Outstanding refi PSL transaction tranches are even higher-rated than post-2010 in-school PSL tranches.

Chart 3


  • All refi PSL transaction tranches are rated 'A' or higher.
  • 97% of refi PSL transaction tranches are rated 'AA' or higher.
  • 87% of refi PSL transaction tranches are rated 'AAA'.

The strength of refi PSL transactions is further reflected in their credit enhancement levels. The multiple of credit enhancement coverage of base case net losses at closing across approximately 40 refi loan transactions rated by S&P Global Ratings since 2014 averaged 7.6x, 5.9x, and 4.5x at the 'AAA', 'AA', and 'A' rating levels, respectively. Despite ample transaction loss coverage multiples at each rating level and obligor credit profiles that suggest refi borrowers will be more resilient to economic stress, we are cognizant that refi loan pools have yet to experience an adverse economic environment and we have already observed an increase in forbearance levels well above pre-COVID levels. Accordingly, we expect to moderately increase our base case default rates for refi loan pools to reflect the macroeconomic environment these obligors face.

State Student Loan Authority Private Student Loans

State student loan authority lenders have historically offered both in-school and refi PSLs. Recently, some of these lenders have expanded their refi loan volume and in some cases issued refi-only loan ABS transactions. These entities typically issue serial bond tranches out of master trust structures that permit future annual bond issuances. These master trusts provide issuers the flexibility to make credit- or liquidity-related capital structure adjustments to transactions over time (e.g. parity, release ratios, prefunding collateral eligibility) in conjunction with an annual issuance. We view this flexibility and these issuers' ability and willingness to manage their transactions as strengths for the rated bonds. Substantially all state student loan authority master trust bonds are rated investment-grade.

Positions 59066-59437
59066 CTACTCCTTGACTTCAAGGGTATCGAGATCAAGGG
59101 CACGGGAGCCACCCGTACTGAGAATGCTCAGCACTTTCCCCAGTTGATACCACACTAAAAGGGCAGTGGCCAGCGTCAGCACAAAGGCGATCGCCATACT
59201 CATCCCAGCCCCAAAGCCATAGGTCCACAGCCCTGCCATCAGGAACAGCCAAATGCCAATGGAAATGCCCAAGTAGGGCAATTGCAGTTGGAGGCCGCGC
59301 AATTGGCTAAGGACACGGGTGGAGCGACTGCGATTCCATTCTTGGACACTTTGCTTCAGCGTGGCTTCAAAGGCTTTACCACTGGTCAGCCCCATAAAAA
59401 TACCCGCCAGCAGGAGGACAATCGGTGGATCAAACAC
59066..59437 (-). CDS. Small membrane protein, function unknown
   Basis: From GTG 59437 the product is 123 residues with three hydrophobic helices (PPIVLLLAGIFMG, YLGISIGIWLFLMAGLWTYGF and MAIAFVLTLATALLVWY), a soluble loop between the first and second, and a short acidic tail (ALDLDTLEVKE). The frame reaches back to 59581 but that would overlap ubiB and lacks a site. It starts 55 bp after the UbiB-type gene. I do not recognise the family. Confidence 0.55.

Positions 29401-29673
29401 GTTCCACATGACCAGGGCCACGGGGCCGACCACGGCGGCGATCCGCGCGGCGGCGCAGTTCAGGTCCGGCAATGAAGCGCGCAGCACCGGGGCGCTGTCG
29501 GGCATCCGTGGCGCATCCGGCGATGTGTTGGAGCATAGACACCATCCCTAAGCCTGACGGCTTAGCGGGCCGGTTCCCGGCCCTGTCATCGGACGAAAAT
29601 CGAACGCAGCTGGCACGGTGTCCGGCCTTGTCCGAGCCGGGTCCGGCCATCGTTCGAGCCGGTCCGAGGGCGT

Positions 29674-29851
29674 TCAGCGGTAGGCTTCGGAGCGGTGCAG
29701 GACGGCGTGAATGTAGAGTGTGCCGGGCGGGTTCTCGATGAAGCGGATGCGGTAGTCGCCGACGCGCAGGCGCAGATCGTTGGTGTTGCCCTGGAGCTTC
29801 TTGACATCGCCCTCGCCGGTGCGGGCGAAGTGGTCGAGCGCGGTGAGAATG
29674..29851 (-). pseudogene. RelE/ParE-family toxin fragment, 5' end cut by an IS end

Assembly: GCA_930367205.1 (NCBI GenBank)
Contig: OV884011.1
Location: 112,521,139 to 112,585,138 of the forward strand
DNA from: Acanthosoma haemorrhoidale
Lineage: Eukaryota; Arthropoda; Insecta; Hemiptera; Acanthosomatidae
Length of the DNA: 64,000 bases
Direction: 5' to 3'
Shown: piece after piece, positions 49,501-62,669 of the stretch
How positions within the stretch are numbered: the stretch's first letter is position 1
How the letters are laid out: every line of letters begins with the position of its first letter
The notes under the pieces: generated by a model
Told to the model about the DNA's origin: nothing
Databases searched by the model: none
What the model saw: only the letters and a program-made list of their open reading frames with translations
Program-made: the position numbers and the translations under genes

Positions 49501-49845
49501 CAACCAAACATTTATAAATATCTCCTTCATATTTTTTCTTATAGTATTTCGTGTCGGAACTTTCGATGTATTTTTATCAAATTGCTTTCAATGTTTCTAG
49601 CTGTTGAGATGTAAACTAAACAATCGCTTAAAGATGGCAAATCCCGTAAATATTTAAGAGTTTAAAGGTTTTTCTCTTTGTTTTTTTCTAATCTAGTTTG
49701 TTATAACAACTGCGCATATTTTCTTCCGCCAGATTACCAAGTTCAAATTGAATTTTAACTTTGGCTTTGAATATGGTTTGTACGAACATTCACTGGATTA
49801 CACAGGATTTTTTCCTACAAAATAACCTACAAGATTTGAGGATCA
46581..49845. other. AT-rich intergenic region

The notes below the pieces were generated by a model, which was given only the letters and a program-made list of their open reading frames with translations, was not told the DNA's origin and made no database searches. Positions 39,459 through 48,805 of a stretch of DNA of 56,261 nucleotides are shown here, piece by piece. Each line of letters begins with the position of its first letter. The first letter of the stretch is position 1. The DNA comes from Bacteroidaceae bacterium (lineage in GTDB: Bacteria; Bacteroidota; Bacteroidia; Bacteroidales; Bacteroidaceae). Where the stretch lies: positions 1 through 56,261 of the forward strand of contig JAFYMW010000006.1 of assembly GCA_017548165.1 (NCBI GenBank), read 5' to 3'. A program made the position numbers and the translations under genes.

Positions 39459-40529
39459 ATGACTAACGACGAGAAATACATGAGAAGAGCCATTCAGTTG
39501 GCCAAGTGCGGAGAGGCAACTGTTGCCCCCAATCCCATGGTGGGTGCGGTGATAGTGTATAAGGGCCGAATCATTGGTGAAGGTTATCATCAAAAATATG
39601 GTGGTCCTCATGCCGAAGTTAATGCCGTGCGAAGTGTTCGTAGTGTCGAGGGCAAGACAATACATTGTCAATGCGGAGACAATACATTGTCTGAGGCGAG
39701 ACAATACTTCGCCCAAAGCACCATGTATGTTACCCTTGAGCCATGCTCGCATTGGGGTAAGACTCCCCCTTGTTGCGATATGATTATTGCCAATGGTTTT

Chart 4


We believe that these lenders' trust loan pools and transactions are subject to the same considerations as in-school PSLs. Subject to various volume levels, many state student loan authority lenders have multiple years of loan default performance data, and we utilize this information in determining base case default rates. Similar to in-school PSLs, we expect to moderately increase our base case default rates for state authority trusts to reflect the macroeconomic environment obligors are entering. We believe that the ratings impact on these master trusts' bonds will be partially mitigated by issuers' ability to adjust the credit profile, capital structure, and credit enhancement by way of annual issuance.


We generally expect to moderately increase our base case default rates and associated stressed level assumptions for private student loan pools to reflect the unprecedented macroeconomic environment obligors will experience. Default rate adjustments for pools in existing transactions will be specific to the transaction pool and incorporate the actual student loan pool performance. Speculative grade-rated legacy PSL tranches, which comprise 6% of S&P Global Ratings' PSL ABS universe, are at greater risk of downgrades. The remaining 94% of PSL tranches are at least investment grade-rated and we expect those ratings to be less impacted by an increase in defaults. We will continue to monitor the performance of student loan transactions relative to our ratings and the available credit enhancement and liquidity for those student loan ABS.

This report does not constitute a rating action.

Primary Credit Analysts:Mark W O'Neil, New York (1) 212-438-2617;
John Anglim, New York (1) 212-438-2385;